Abstract : My research activity in astrophysics between 1990 and 2005, and the activity of the students and researchers that I directed, have been mainly centered on the study of galactic accreting black holes through astronomical observations of their high energy (X-ray and gamma-ray) emission.
The work has been carried out in the frame of the space-born astronomy projects in which my laboratory was involved, in particular within the two recent European key-projects of gamma-ray astronomy, the French-Russian mission SIGMA/GRANAT and the European Space Agency (ESA) mission INTEGRAL. My role in these projects was to develop the data analysis system and I specialized in the analysis techniques for the coded aperture systems, which were employed for
the telescopes carried by these missions. After a description of my contributions to the mission data
analysis systems I report in this manuscript the scientific programs I developed and the main results
I obtained on the two domains of black hole astrophysics to which I significantly contributed.
First of all, thanks to the data collected with SIGMA and INTEGRAL, I could develop a research program on the galactic close binary systems where a stellar mass black hole accretes matter from a companion star giving rise to X-ray/gamma-ray emission. The main result of this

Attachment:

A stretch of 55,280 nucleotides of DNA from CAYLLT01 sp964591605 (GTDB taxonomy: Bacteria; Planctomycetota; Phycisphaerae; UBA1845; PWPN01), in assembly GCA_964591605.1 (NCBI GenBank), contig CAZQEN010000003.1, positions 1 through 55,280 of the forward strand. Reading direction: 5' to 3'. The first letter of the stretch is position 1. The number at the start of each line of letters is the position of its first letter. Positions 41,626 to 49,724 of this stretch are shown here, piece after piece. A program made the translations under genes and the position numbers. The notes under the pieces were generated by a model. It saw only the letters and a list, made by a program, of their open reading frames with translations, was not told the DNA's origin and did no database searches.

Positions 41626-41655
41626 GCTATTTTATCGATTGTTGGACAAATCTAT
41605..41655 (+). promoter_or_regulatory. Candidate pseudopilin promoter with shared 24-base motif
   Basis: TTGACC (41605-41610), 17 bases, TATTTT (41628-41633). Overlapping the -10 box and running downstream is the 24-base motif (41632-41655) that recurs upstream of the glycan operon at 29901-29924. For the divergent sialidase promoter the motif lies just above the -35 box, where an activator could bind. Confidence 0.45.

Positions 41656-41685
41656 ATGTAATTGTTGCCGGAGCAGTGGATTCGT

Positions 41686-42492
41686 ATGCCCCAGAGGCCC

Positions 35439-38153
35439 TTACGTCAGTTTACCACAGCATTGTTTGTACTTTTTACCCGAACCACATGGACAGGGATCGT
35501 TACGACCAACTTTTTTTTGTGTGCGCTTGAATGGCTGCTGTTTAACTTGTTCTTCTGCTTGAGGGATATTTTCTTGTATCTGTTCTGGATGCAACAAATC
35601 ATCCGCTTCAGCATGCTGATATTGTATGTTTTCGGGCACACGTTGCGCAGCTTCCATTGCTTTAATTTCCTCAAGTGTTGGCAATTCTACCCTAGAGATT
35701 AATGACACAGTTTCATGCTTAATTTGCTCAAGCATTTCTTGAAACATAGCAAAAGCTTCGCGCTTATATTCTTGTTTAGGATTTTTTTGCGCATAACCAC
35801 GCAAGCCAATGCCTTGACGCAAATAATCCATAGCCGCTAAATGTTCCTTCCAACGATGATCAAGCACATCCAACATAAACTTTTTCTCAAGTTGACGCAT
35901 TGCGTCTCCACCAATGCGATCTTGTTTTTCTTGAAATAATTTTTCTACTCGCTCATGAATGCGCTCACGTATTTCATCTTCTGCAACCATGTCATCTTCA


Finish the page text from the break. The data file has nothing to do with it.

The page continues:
work has been the detection of a high energy emission feature in the X-ray Nova of the Musca constellation. This program also led to important results, obtained with both gamma-ray and X-ray data, on 13 black holes X-ray transients (of the X-ray nova type) and 3 black hole persistent sources that I could study in the energy band from1 to 1000 keV.
Secondly I have developed a large scientific program concerning the study of the high energy emission from the super-massive black hole at the centre of our Galaxy. Thanks to the SIGMA deep survey of the Galactic Centre I could set stringent upper limits to the gamma-ray emission from this unique object. This result has led to the development of new models describing
the accretion flow in black holes. Then I discovered X-ray flares coming from the central black hole with data of the XMM-Newton observatory and more recently an INTEGRAL source coincident with the centre of the Galaxy. I discuss these results in the frame of the physics of the Galactic Centre and of the accretion and ejection processes around black holes.
Finally, I present my research program for the next years, which includes the participation to the high energy astronomy space project SIMBOL-X. This project extends, by the mean of two formation flying satellites, the technique of grazing incidence focalisation to hard X-rays with the purpose to study the non-thermal phenomena of our universe.